11:10, 1:20, 3:30, 5:40, 7:45, 10:15
Mon Oct 8th through Thurs Oct 11th
1:20, 3:30, 5:40, 7:45, 10:15
Hurricane Katrina never ended. The flood continues to carry people away from New Orleans, beyond the headlines and past the reach of our sympathy. It left thousands of homeless Americans stranded in cities without the light of a news camera to act as a halo. Once victims drowning on TV, they now stepped off planes, tired and shocked and needing a place to live. As they arrived, sympathy became fear and the same racism that walled them into poverty in New Orleans began to grow around them again.
Desert Bayou, the new documentary by Alex LeMay, sidesteps the easy story of devastation, refusing to add to the stock narrative of disaster tourism. Instead, LeMay packed camera and microphone and went to Utah where 600 evacuees were taken, without choice and now lived surrounded by white people and cold mountains.
The contrast between the promised help and the real suspicion is what gives Desert Bayou its initial drama. Numbed evacuees step on dry ground – and their bags are immediately searched. They are taken to Utah’s Camp Williams military base to live inside gates and under a curfew. Tight-faced residents explain that the measures are for the evacuees’ own good, but under their words runs an electric current of fear.A dramatic high point of the documentary is the district attorney’s charge that many of the evacuees are rapists and murderers. The allegations prove false but he is never held accountable for his statements. The scene eerily reflects the stories of rape and murder that swirled around the Superdome, almost all of which were shown to be hysteria. Desert Bayou catches this contradiction and magnifies it, giving us a foundation narrative about the uneasy aftermath of Hurricane Katrina. The national spasm of shock and grief was read as real American feeling in contrast to apathetic government. Yet as LeMay shows, the institutional racism that paralyzed government response rises to the surface once the evacuees enter our lives as real people with real needs.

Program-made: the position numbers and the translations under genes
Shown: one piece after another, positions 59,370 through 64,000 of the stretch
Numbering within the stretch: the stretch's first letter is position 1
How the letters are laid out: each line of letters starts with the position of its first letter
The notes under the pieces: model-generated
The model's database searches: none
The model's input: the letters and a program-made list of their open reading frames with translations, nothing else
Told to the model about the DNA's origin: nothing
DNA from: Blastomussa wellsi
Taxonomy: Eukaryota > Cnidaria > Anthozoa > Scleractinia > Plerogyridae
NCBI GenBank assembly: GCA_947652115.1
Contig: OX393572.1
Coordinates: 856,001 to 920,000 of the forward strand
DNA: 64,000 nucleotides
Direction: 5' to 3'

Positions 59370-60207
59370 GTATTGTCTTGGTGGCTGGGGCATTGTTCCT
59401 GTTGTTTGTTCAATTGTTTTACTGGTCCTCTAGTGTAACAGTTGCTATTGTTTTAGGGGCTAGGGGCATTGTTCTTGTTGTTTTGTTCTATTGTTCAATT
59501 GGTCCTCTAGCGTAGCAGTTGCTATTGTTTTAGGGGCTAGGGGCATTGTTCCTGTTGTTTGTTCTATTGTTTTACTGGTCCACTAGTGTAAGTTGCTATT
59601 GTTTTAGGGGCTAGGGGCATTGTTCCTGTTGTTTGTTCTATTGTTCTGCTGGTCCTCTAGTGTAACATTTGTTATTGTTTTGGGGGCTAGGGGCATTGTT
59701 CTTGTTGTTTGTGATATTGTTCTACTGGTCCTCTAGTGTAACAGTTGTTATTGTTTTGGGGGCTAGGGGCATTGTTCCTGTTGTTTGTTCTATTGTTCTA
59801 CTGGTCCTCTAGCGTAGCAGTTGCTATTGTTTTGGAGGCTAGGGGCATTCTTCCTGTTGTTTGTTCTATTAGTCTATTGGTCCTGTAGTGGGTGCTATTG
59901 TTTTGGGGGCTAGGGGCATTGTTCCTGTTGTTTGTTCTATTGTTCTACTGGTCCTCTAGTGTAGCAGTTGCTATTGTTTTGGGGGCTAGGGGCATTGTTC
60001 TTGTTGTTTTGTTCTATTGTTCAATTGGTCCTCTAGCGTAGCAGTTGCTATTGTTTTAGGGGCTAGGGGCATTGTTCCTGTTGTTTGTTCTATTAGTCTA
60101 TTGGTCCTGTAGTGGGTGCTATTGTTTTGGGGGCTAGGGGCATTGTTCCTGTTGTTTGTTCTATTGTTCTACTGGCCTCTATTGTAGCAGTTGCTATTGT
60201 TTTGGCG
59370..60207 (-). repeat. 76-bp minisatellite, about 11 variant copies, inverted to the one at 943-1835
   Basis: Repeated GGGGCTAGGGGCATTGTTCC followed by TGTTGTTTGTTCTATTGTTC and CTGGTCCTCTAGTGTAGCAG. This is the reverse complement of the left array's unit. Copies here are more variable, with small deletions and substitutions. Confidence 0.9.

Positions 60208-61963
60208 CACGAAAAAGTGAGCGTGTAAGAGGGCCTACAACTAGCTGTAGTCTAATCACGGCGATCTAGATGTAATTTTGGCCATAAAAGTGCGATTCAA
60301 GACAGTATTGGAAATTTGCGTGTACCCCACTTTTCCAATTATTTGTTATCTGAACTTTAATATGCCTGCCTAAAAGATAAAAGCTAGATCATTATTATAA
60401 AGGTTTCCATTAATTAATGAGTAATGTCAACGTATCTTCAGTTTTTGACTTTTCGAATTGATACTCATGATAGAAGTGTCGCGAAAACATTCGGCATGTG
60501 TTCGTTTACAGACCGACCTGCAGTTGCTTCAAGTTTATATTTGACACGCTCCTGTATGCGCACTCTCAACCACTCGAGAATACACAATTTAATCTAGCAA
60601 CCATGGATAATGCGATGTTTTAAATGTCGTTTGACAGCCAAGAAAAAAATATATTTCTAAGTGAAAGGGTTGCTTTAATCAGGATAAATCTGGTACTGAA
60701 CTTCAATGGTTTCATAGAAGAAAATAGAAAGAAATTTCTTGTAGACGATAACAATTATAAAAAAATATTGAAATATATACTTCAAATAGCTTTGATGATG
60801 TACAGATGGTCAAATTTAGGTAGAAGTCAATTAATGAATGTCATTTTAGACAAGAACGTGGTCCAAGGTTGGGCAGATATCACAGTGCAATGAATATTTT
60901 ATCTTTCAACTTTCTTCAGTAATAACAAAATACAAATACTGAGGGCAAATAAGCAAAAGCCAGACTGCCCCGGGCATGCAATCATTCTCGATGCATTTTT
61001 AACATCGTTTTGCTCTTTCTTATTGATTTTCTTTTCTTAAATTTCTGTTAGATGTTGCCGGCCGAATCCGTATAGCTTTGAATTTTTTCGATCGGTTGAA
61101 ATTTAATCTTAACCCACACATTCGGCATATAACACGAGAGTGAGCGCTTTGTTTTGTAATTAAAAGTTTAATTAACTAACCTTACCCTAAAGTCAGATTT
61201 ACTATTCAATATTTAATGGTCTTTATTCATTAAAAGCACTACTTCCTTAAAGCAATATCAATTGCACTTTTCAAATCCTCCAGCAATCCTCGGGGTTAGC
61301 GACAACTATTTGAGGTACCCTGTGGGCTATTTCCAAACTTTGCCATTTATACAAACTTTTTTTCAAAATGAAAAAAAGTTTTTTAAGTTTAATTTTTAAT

LeMay has an obvious love for the two main characters, Curtis Pleasant and Clifford Andrews, allowing them to expose the reality of their broken lives. Clifford has a crack habit. Disappointed, his girlfriend takes their children back to New Orleans and, alone in Utah, he breaks down. It is here that Desert Bayou rises above its genre, giving us a too-brief glimpse into the devastated inner life of a man who has barely survived racism and poverty and flood.
LeMay said he went to Camp Williams without a story to tell but with a story to get. His approach is both a strength and weakness. Desert Bayou has an easy naturalistic rhythm but the film doesn’t come into emotional focus until the end. It does not force a story but waits for Curtis and Clifford to open to the unblinking eye of the camera. When they do, their raw emotions pour down their face and we see how they carry the flood inside them. We also see their limits as men trapped within pain they cannot hold back but which pushes them into the arms of their wives or the drugs on the street.
New Orleans has become a nostalgic symbol of our failure and resurrecting it has become, for some, a mission. But for survivors like Curtis and Clifford, the city was a trap, a sinkhole of poverty and violence. “In five months I got more done in Utah than I did in 5 years in New Orleans,” Clifford said standing in front of his old house. “It’s about them now,” he said, looking at his children. His wife gazed at him with hope and helplessness.
Both Curtis and Clifford chose not to return to New Orleans. As for LeMay, he chose not to force a story or impose judgment but to give the men space to reflect on their lives. Even though I wished for more biographical background and more psychological acuity, it is obvious that Desert Bayou is a necessary film. As it chronicles the aftermath of Hurricane Katrina, it shows the people who are still drowning within its waters and those who have just barely found dry land.